Department of Energy
Now that I’ve been named secretary of energy, let me tell you my first order of business: no more kowtowing to the fossil fuel industry. We’re done being the enablers of the coal and gas and oil industry, and we’re ready to tell the truth to the American people about the damage they’re doing to communities, to landscapes, and most of all to the climate.
If I can get one thing done before I’m fired, it will be to help stoke opposition to the Keystone XL pipeline. I know I serve at the President’s pleasure, but I serve at my pleasure too, and I simply can’t be part of an administration that will approve a project opposed by all the nation’s top climate scientists, a project that will help open up a vast new source of carbon, a project that will pour yet more money into the pockets of the Koch brothers.
Once the President has blocked Keystone, he’ll have real credibility with the broad environmental movement, which is good, because there’s an awful lot that we need to get done together. Powerful new EPA regulations to protect communities — especially poor communities — from the effects of soot and ozone and the asthma that comes with burning coal. A serious fee-and-dividend system that makes it clear we own the sky, not Exxon — and that finally puts a real price on carbon. A feed-in tariff system modeled on Germany’s, which has installed so much renewable energy that some days last summer half the country’s power came from solar panels. An end to research on oxymorons like “clean coal” and a massive increase in money for truly transformative research and development.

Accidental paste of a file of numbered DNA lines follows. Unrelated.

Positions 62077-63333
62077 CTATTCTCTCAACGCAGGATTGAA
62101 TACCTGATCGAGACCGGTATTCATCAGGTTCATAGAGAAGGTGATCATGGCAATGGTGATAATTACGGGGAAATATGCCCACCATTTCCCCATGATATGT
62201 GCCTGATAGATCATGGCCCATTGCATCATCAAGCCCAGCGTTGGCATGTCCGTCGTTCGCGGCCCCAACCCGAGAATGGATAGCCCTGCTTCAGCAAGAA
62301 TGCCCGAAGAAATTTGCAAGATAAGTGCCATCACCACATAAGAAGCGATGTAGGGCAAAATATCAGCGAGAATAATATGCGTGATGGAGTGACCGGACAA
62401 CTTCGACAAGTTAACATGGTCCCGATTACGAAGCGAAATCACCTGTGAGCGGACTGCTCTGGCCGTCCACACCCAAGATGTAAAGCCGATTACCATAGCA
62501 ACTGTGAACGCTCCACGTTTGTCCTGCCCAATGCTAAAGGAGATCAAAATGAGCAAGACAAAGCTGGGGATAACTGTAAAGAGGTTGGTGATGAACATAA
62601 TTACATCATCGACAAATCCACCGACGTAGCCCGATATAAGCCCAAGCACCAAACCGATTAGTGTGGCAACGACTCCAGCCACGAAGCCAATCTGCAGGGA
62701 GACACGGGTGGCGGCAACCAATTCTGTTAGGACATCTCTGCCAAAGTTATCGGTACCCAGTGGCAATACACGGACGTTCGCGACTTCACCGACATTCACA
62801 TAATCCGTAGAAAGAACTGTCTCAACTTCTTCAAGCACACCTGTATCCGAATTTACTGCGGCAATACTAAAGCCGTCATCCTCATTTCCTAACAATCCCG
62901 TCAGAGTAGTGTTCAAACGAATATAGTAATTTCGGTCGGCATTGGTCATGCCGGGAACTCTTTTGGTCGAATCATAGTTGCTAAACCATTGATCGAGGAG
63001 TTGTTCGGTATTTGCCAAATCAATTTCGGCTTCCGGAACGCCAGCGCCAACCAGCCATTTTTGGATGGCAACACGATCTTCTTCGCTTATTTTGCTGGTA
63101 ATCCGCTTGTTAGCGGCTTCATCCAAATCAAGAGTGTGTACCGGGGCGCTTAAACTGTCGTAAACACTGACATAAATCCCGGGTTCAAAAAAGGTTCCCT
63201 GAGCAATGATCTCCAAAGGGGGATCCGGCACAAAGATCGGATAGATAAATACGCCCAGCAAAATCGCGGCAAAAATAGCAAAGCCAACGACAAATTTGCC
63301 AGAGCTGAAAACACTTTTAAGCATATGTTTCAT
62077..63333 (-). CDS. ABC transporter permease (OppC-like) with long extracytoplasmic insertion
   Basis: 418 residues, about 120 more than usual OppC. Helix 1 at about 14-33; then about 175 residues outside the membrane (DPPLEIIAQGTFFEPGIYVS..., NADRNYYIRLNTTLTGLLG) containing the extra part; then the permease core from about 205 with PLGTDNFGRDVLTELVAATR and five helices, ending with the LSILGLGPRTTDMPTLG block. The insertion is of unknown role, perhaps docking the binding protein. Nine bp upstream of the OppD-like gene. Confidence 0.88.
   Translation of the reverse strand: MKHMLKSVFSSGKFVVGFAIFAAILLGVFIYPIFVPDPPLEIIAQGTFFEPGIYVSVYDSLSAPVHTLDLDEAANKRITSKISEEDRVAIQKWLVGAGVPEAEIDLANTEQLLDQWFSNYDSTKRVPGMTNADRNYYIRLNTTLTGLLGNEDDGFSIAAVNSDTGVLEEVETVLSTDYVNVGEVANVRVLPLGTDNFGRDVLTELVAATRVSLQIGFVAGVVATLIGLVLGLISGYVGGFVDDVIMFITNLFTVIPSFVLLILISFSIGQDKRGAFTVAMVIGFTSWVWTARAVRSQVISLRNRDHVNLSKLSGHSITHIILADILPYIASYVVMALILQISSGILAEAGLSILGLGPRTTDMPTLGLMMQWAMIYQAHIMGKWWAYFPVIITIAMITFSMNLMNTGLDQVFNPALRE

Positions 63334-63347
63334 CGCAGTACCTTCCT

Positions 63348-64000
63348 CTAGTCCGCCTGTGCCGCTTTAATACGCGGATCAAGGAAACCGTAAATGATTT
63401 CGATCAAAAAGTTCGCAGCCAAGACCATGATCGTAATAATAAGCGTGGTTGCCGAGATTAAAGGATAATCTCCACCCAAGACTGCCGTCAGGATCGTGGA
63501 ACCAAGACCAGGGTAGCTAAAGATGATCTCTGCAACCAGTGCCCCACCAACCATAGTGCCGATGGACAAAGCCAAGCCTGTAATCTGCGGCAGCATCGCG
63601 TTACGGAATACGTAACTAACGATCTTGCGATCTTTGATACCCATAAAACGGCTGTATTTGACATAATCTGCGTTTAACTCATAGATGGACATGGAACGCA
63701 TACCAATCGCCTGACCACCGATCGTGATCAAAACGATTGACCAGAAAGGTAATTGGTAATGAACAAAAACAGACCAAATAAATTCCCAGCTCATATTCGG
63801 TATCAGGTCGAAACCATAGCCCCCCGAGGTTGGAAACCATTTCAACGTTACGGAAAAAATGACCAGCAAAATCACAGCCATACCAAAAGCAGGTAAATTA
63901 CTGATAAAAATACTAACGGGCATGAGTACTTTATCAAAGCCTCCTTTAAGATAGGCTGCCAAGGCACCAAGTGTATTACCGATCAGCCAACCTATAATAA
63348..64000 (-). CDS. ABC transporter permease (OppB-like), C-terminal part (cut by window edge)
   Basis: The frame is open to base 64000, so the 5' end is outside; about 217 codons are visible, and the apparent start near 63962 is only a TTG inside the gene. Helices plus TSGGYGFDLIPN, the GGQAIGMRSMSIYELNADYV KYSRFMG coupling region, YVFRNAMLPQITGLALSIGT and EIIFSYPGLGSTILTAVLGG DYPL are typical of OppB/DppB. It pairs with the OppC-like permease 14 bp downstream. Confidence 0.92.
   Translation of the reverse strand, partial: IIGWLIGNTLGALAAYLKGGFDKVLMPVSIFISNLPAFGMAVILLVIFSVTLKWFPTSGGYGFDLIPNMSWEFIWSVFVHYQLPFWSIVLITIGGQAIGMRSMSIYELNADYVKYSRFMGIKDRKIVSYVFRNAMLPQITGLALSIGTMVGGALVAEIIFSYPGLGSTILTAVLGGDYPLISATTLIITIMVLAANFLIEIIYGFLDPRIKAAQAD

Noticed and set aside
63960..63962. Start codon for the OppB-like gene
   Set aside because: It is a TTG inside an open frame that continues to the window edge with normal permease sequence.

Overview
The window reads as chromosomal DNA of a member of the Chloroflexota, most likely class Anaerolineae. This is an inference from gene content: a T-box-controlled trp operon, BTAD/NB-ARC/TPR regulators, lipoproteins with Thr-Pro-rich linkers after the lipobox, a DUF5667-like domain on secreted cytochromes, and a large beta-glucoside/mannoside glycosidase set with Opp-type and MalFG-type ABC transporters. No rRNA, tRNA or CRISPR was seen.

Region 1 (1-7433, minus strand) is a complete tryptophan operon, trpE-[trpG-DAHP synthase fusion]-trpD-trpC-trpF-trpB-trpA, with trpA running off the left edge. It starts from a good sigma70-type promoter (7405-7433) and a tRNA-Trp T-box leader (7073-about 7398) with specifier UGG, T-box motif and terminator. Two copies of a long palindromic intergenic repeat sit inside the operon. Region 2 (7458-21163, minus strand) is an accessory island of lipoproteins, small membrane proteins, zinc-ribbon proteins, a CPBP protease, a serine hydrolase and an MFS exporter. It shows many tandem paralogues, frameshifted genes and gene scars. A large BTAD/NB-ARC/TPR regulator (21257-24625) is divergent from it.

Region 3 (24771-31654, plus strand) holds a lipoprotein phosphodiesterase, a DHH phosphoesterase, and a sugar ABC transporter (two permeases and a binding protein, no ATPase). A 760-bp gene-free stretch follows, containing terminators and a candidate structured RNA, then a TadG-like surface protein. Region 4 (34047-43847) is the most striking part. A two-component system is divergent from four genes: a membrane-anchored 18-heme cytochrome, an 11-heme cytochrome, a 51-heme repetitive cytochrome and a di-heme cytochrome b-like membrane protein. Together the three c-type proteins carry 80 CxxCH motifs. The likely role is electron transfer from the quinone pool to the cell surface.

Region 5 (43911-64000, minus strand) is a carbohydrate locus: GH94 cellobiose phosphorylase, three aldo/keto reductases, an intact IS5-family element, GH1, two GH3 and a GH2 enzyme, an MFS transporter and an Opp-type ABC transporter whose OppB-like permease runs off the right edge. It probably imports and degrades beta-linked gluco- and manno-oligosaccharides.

And as we’re dealing with our own troubles, we also have to get back into the international conversation. We’re not going to be leaders any time soon, but at least we can stop being the caboose on the train. (Speaking of trains, we need some of those too!).
As secretary of energy, I’ll be saying every single day: “Human beings have never confronted a problem as deep as global warming. If our hair’s not on fire, our planet soon will be. Let’s get to work.”
I’m assuming this will cost me my job, at which point I’ll get back to the real task, which is helping build the mass movement that is our only hope of forcing policy change!
Bill McKibben is the founder of 350.org, the first big global climate change campaign. It operates in 191 countries and has spearheaded the fight against the Keystone pipeline and the drive for divestment from fossil fuel companies.